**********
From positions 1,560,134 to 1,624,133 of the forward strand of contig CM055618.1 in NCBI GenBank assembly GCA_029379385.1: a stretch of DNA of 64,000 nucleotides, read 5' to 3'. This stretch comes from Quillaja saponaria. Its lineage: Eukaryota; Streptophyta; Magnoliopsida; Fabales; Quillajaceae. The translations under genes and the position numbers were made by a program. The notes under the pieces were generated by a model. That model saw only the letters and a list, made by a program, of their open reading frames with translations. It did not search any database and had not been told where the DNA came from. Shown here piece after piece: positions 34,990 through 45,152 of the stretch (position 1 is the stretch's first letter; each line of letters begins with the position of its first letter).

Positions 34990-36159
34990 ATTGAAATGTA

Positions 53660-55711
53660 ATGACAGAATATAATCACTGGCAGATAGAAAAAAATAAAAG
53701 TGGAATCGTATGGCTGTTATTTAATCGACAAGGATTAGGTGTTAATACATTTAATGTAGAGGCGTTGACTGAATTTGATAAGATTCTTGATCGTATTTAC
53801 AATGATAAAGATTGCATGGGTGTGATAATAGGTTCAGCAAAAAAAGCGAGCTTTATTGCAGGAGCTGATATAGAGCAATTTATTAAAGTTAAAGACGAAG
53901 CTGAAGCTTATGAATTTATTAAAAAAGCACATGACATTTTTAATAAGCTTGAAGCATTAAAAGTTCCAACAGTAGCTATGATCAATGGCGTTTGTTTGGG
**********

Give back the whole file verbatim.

From positions 1,560,134 to 1,624,133 of the forward strand of contig CM055618.1 in NCBI GenBank assembly GCA_029379385.1: a stretch of DNA of 64,000 nucleotides, read 5' to 3'. This stretch comes from Quillaja saponaria. Its lineage: Eukaryota; Streptophyta; Magnoliopsida; Fabales; Quillajaceae. The translations under genes and the position numbers were made by a program. The notes under the pieces were generated by a model. That model saw only the letters and a list, made by a program, of their open reading frames with translations. It did not search any database and had not been told where the DNA came from. Shown here piece after piece: positions 34,990 through 45,152 of the stretch (position 1 is the stretch's first letter; each line of letters begins with the position of its first letter).

Positions 34990-36159
34990 ATTGAAATGTA

Positions 53660-55711
53660 ATGACAGAATATAATCACTGGCAGATAGAAAAAAATAAAAG
53701 TGGAATCGTATGGCTGTTATTTAATCGACAAGGATTAGGTGTTAATACATTTAATGTAGAGGCGTTGACTGAATTTGATAAGATTCTTGATCGTATTTAC
53801 AATGATAAAGATTGCATGGGTGTGATAATAGGTTCAGCAAAAAAAGCGAGCTTTATTGCAGGAGCTGATATAGAGCAATTTATTAAAGTTAAAGACGAAG
53901 CTGAAGCTTATGAATTTATTAAAAAAGCACATGACATTTTTAATAAGCTTGAAGCATTAAAAGTTCCAACAGTAGCTATGATCAATGGCGTTTGTTTGGG